** Raising interest rates sharply to cool demand for goods and services could very well cause a recession. If the Fed were to stop at this rate increase, the risk would be small, but that’s not the plan: According to projections released on Wednesday, the median expectation among members of the Federal Open Market Committee is for the top end of the target range for the federal funds rate to reach nearly 3.5% by the end of this year, up from 1.75% now and 0.25% when the year started. Investors are clearly worried. For most of the period since the global financial crisis of 2007 to 2009, stocks tended to rise, on average, when interest rates went up. Why? One theory is that inflation was a distant concern and higher rates tended to reflect optimism about economic growth. —- Peter Coy

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Prominent Rabbi David Wolpe along with 12 members of the White House staff, 3 Nobel Prize winners, over 100 Academy Award winners, 6 U.S. Senators, and over 300 Grammy Award winners.

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The Data Examiner – Bookkeeping:

** Remote work is costing Manhattan more than $12B per year, according to a study. READ

** Michael Jordan donates $10M to Make-A-Wish foundation, the largest donation ever from an individual in the organization’s 43-year history. READ

** Kitchen appliances brand Cosori recalls 2 million air fryers over fire hazard. READ

** East Palestine, Ohio, train derailment toxins killed 43,000 fish and animals. READ

** Welsh family’s 14.21-pound sunflower head breaks their own world record. READ

The Data Examiner – Readers Have Spoken:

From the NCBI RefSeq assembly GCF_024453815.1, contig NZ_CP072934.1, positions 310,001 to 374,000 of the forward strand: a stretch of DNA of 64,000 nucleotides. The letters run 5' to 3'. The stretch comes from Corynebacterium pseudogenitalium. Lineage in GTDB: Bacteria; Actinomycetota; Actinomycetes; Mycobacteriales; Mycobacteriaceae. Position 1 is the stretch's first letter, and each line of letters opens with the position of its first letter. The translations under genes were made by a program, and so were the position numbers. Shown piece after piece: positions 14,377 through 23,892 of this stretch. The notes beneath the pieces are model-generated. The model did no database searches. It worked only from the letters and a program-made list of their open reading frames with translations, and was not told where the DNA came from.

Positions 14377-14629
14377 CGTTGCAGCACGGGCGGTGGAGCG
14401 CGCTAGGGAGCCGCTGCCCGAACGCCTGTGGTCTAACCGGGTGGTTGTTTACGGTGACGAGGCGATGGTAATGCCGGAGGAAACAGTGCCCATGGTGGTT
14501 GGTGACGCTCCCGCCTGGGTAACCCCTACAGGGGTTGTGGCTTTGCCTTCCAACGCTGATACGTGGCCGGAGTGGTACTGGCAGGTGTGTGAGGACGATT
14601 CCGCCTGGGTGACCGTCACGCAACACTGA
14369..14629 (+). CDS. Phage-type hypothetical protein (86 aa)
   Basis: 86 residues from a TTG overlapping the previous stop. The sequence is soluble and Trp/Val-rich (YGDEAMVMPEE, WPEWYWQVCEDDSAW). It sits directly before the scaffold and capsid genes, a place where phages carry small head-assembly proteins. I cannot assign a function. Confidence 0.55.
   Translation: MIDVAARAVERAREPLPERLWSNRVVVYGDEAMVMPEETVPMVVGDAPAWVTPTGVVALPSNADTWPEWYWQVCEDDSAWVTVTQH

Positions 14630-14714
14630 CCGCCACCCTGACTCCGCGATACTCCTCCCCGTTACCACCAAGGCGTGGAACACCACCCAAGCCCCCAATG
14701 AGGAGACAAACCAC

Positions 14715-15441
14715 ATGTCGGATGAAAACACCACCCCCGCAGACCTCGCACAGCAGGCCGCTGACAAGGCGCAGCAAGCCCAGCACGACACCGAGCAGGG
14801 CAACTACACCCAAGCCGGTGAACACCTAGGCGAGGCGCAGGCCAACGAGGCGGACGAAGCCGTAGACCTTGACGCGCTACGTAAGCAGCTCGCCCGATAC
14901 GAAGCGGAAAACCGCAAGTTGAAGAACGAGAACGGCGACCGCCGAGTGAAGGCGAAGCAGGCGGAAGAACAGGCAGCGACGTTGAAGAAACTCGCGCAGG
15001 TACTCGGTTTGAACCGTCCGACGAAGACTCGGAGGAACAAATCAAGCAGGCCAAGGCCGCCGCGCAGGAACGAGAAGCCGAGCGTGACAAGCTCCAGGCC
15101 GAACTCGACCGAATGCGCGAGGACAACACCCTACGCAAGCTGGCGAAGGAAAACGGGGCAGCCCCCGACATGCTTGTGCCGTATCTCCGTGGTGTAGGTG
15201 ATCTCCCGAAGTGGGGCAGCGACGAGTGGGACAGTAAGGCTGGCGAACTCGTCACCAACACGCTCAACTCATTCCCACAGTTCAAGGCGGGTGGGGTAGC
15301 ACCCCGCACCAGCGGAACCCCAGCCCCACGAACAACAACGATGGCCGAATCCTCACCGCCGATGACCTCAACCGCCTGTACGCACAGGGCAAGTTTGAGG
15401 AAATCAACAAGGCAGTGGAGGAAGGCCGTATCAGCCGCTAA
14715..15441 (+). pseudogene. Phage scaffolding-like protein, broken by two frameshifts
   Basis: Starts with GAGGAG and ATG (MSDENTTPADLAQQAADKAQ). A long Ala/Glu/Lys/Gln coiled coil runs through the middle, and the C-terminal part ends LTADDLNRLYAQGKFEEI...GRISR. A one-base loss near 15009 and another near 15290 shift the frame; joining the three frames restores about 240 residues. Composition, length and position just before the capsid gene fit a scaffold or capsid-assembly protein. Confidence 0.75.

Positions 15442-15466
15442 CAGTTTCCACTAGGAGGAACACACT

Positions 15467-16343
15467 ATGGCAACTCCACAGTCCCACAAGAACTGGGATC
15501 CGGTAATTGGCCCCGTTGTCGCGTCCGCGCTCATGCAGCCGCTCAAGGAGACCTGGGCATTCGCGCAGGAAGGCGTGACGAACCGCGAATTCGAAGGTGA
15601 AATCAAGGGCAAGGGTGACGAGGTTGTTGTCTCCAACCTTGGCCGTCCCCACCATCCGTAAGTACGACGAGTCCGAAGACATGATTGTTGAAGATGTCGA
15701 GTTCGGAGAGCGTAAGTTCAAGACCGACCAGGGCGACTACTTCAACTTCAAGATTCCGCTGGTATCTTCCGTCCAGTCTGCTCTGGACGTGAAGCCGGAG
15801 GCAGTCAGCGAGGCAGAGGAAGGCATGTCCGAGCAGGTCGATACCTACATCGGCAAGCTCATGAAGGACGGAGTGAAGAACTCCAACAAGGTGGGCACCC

We asked Examiner readers in all 50 of the United States and in 26 foreign countries for their thoughts. The Data Examiner readers have spoken.

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Junk Fees Explained

Junk fees “add up to hundreds of dollars a month,” President Joe Biden said in his State of the Union address. A Junk Fee Prevention Act would ban or reduce several of them – but what are they? Ever book a hotel at what seems like a decent price, only to realize there’s also a “resort fee”? That’s a junk fee – an added cost that pops up when it’s time to pay. Some other examples: 1. Service fees when buying event tickets; one review found that sports tickets can rack up service, delivery, and other fees that amount to 50% of their face value. 2. Fees airlines charge for families to sit together. 3. Early termination fees for TV, internet, and phone services, which can exceed $200. 4. Hotel resort fees, which average ~$42 per night, cover amenities like Wi-Fi, gyms, and pools – even if you don’t use them. It’s often hard to avoid these fees because they’re not included in the upfront price, and in some cases – like when buying event tickets – buyers have few alternatives.


Whatever else social media may do, it makes nearly everything performative. Of course, not all of us with Twitter, Instagram or TikTok accounts are there to perform. Yet the truth of Marshall McLuhan’s famous dictum “The medium is the message” seems unavoidable. The medium trumps our personal intentions.

The Data Examiner – Worth A Look: